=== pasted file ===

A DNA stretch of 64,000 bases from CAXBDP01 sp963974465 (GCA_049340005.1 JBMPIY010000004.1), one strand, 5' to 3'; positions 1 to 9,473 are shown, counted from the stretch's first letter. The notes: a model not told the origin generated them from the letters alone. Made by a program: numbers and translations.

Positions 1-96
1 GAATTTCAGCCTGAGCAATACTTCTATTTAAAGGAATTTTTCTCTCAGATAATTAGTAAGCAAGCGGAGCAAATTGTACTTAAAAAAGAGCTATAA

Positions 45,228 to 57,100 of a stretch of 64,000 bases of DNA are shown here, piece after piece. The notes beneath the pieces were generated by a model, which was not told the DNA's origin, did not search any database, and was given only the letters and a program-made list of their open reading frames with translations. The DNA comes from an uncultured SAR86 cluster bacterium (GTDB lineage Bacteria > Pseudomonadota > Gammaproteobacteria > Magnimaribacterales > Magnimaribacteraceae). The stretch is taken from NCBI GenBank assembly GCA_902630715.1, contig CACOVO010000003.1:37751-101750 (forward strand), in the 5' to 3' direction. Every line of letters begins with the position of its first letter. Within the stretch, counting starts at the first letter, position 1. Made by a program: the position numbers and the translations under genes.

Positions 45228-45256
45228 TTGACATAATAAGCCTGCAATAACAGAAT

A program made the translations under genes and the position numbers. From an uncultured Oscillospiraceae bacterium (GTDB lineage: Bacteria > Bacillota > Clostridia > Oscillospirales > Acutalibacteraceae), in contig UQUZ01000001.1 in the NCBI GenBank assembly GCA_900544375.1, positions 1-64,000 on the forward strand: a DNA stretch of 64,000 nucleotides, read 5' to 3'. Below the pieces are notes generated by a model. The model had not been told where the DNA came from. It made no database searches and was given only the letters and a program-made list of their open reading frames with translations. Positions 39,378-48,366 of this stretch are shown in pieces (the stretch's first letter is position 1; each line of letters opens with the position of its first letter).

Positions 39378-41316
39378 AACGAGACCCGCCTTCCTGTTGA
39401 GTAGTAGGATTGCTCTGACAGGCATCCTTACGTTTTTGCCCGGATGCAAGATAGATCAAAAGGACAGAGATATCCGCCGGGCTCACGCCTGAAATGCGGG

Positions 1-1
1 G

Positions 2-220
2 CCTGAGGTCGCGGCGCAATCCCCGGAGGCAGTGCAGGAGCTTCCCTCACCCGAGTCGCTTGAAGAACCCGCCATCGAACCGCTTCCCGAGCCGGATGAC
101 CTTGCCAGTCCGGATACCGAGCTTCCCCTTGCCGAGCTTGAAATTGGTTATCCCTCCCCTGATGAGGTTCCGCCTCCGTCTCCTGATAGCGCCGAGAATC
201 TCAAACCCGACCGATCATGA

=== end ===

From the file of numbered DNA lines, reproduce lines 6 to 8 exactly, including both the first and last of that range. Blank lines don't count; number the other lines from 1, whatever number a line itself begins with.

45228 TTGACATAATAAGCCTGCAATAACAGAAT

A program made the translations under genes and the position numbers. From an uncultured Oscillospiraceae bacterium (GTDB lineage: Bacteria > Bacillota > Clostridia > Oscillospirales > Acutalibacteraceae), in contig UQUZ01000001.1 in the NCBI GenBank assembly GCA_900544375.1, positions 1-64,000 on the forward strand: a DNA stretch of 64,000 nucleotides, read 5' to 3'. Below the pieces are notes generated by a model. The model had not been told where the DNA came from. It made no database searches and was given only the letters and a program-made list of their open reading frames with translations. Positions 39,378-48,366 of this stretch are shown in pieces (the stretch's first letter is position 1; each line of letters opens with the position of its first letter).

Positions 39378-41316